Rest and Exercise Potassium-43 Myocardial Perfusion Imaging for the Noninvasive Evaluation of Aortocoronary Bypass Surgery
Sixteen patients undergoing aortocoronary bypass surgery were evaluated with rest and exercise potassium-43 (43K) myocardial imaging and contrast angiography an average of 5.5 months postoperatively. The results of 43K imaging allowed the division of these patients into two groups. Group 1 consisted of patients in whom there was either normalization or significant improvement in postoperative images when compared to abnormal preoperative studies (five patients), or patients in whom preoperative imaging was not accomplished but whose postoperative images both at rest and exercise showed a normal homogenous pattern of 43K distribution (four patients). All patients in this group had at least one patent bypass graft, and 13 of 16 total grafts were patent. Group 2 consisted of seven patients in whom postoperative rest and exercise 43K studies were either not significantly different from preoperative evaluation, or had worsened. Of these patients, three experienced intraoperative infarction, two demonstrated significant distal native coronary disease, and one had a single occluded graft. In both groups there was good correlation between the anatomic sites of graft patency or occlusion and the location of either increased perfusion or lack thereof on the 43K image. Perfusion abnormalities occurring in the presence of occluded grafts, or improvement in perfusion occurring in the presence of patent grafts were best appreciated by comparison of exercise images. Abnormalities occurring in the presence of infarction were detected at rest as well. Thus, in this initial group of patients, 43K rest and exercise myocardial imaging appeared to offer a sensitive noninvasive means of evaluating the results of aortocoronary bypass surgery.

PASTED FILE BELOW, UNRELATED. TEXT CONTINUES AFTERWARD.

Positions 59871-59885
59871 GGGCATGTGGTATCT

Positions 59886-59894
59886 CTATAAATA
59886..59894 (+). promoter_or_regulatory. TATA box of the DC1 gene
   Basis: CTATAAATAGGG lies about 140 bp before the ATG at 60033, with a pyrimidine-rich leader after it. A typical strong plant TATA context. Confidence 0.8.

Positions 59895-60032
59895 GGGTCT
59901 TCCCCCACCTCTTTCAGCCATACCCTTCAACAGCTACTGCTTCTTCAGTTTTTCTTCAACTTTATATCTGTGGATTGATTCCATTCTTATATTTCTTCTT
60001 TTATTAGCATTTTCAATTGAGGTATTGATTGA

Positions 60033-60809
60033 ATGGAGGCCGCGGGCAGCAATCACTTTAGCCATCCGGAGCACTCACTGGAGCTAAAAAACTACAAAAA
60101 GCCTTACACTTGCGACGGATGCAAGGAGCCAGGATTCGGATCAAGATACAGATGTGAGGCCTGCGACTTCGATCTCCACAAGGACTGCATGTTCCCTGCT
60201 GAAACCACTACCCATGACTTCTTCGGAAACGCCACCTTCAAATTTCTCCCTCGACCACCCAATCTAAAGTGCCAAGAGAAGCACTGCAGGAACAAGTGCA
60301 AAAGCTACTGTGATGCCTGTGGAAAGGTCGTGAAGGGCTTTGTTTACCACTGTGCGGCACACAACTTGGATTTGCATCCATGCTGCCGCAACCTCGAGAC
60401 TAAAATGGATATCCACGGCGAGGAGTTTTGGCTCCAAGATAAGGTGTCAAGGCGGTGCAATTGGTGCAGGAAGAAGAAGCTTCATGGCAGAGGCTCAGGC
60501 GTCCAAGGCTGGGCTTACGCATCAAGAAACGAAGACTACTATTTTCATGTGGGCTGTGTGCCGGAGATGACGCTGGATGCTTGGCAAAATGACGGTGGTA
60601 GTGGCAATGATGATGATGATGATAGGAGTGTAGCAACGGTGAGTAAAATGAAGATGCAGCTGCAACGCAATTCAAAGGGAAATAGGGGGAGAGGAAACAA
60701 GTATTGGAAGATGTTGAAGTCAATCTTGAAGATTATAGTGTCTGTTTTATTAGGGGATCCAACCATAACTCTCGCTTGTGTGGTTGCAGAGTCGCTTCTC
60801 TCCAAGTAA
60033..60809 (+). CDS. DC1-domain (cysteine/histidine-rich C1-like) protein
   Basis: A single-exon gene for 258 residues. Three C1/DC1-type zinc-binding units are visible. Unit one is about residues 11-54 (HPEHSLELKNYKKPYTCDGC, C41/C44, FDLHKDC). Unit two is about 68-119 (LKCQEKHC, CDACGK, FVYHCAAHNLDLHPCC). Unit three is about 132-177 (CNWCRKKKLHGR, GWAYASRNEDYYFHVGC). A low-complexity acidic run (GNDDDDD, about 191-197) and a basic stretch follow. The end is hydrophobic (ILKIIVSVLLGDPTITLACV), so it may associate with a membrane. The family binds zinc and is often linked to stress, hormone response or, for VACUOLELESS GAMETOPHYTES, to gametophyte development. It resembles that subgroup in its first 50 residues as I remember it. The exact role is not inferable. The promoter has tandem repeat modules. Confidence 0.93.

- Received October 11, 1973.
- Accepted November 30, 1973.
- © 1974 American Heart Association, Inc.